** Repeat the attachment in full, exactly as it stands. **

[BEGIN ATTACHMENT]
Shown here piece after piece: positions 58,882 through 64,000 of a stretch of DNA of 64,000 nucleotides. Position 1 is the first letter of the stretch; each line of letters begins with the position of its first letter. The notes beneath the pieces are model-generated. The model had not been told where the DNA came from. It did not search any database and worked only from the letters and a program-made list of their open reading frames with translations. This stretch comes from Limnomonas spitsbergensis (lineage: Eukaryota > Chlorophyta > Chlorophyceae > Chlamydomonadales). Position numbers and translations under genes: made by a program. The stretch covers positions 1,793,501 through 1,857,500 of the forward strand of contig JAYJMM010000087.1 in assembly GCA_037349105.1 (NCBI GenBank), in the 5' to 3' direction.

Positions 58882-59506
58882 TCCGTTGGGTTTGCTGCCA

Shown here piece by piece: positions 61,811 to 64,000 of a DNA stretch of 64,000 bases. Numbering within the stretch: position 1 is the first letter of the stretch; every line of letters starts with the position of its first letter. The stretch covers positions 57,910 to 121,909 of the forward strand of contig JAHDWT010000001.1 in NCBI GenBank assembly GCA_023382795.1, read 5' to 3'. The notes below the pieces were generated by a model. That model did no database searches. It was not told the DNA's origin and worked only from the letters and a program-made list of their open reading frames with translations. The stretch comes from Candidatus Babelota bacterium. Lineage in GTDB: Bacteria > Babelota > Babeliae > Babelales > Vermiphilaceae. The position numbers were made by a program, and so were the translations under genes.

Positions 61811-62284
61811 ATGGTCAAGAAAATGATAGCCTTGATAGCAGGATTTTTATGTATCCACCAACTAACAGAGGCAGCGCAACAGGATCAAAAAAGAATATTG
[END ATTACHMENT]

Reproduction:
Shown here piece after piece: positions 58,882 through 64,000 of a stretch of DNA of 64,000 nucleotides. Position 1 is the first letter of the stretch; each line of letters begins with the position of its first letter. The notes beneath the pieces are model-generated. The model had not been told where the DNA came from. It did not search any database and worked only from the letters and a program-made list of their open reading frames with translations. This stretch comes from Limnomonas spitsbergensis (lineage: Eukaryota > Chlorophyta > Chlorophyceae > Chlamydomonadales). Position numbers and translations under genes: made by a program. The stretch covers positions 1,793,501 through 1,857,500 of the forward strand of contig JAYJMM010000087.1 in assembly GCA_037349105.1 (NCBI GenBank), in the 5' to 3' direction.

Positions 58882-59506
58882 TCCGTTGGGTTTGCTGCCA

Shown here piece by piece: positions 61,811 to 64,000 of a DNA stretch of 64,000 bases. Numbering within the stretch: position 1 is the first letter of the stretch; every line of letters starts with the position of its first letter. The stretch covers positions 57,910 to 121,909 of the forward strand of contig JAHDWT010000001.1 in NCBI GenBank assembly GCA_023382795.1, read 5' to 3'. The notes below the pieces were generated by a model. That model did no database searches. It was not told the DNA's origin and worked only from the letters and a program-made list of their open reading frames with translations. The stretch comes from Candidatus Babelota bacterium. Lineage in GTDB: Bacteria > Babelota > Babeliae > Babelales > Vermiphilaceae. The position numbers were made by a program, and so were the translations under genes.

Positions 61811-62284
61811 ATGGTCAAGAAAATGATAGCCTTGATAGCAGGATTTTTATGTATCCACCAACTAACAGAGGCAGCGCAACAGGATCAAAAAAGAATATTG